For me, it all started when I was a rising senior at Columbia University and I needed a summer job. I wasn’t inspired by a call to action for a higher purpose. I just needed a job. I called the Alumni Affairs and Development office and what followed was an incredible learning experience staffing the Director of Alumni Affairs and Development over that summer and the following academic year. I did prospect research, worked on Columbia’s campaign case statement, wrote correspondence, attended alumni events and got a “behind the scenes” look at how to build relationships with alumni.

That part-time job propelled me to join Harvard’s Development team after graduation (until I “figured out what I really wanted to do”). Now, twenty-five years later, here I am, still in fundraising, although now I train, coach, and consult with nonprofits to help them more effectively fundraise.

What is the most rewarding part of your job?

I am so privileged to advance the mission of so many incredible organizations in their work to change lives, improve communities, advance solutions to critical societal problems. Being a very small part of their work--by extension--is the most rewarding part of my job for sure.

What is it about your job that makes you feel it’s the right fit for you?

Fundraising is the exact right fit for me because I'm a problem solver, a really good listener, and want to save the world. Working with nonprofit clients, I have to really listen to what they say and don't say to understand what's holding them back while identifying their best opportunities for growth. Then, based on what I learn, together we develop a right-sized strategy for the organization’s goals, abilities, and culture.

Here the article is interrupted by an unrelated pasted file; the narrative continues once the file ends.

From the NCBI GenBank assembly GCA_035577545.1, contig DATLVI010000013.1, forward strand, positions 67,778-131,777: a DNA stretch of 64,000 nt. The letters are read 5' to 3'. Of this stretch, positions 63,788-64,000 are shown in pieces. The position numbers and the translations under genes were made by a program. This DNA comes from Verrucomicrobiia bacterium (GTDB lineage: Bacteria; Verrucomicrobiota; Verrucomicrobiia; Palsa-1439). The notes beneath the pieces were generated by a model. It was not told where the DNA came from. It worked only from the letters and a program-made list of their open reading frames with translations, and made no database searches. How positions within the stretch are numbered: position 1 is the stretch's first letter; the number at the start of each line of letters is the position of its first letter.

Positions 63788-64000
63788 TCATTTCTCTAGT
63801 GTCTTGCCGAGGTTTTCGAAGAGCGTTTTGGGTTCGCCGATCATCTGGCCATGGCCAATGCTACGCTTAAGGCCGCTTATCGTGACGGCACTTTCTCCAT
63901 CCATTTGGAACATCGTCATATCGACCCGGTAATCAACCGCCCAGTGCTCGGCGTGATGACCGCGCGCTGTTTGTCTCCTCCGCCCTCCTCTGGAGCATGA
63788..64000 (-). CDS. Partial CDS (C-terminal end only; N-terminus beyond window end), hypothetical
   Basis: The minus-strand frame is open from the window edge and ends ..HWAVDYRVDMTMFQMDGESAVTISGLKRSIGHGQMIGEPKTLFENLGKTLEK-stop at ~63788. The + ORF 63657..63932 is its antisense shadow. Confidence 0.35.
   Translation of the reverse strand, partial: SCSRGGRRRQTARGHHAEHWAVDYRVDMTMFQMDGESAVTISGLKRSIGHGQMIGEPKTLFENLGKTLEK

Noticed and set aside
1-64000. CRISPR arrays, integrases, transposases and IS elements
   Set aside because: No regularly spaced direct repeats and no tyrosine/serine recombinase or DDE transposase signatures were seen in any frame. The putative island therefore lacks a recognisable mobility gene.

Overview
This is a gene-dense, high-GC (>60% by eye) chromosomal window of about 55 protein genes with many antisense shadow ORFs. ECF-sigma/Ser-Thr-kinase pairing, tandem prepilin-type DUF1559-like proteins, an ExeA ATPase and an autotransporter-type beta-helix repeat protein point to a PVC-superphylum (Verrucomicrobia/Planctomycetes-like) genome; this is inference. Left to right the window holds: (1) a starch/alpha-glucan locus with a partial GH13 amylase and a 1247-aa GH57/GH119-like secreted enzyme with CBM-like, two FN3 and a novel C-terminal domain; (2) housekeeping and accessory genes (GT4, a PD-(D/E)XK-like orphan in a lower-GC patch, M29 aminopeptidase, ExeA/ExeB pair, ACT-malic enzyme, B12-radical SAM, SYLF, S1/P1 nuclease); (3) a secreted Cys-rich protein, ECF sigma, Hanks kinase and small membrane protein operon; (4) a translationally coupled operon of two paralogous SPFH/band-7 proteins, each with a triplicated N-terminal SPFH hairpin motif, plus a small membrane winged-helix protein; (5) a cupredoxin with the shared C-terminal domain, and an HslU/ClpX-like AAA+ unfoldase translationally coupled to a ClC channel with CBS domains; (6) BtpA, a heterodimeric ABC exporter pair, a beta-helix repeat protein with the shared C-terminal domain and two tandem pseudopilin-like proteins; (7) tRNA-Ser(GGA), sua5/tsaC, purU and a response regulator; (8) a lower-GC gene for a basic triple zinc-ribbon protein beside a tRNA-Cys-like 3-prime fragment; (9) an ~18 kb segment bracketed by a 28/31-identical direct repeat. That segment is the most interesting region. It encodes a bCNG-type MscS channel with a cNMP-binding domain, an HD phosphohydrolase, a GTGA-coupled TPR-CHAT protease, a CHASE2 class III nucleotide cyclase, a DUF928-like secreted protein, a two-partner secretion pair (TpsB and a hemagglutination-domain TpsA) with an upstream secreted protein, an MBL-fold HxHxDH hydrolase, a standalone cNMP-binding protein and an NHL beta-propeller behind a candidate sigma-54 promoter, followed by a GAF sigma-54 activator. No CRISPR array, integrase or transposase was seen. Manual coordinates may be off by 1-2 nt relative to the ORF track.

What is your favorite social media site? Why?

I have been a very reluctant adopter of social media but I have to say LinkedIn and Twitter are tied for my favorite site. I like them both because I feel part of wider virtual communities and I've become connected to pretty terrific and smart people because of both sites. I also love the fact that they are so different. In LinkedIn, I have a great platform to showcase my thought leadership. On Twitter, I can promote that as well, but I can also be a little more irreverent and fun.

What advice would you offer future leading ladies wishing to break into your industry?

If you are mission driven and love working with people, consider fundraising as a career. Over the last 25 years, I’ve watched this field grow and become more “professional” through academic programs in fundraising and nonprofit management, certification, and an abundance of webinars and other workshops offered online and through professional fundraising organizations around the country.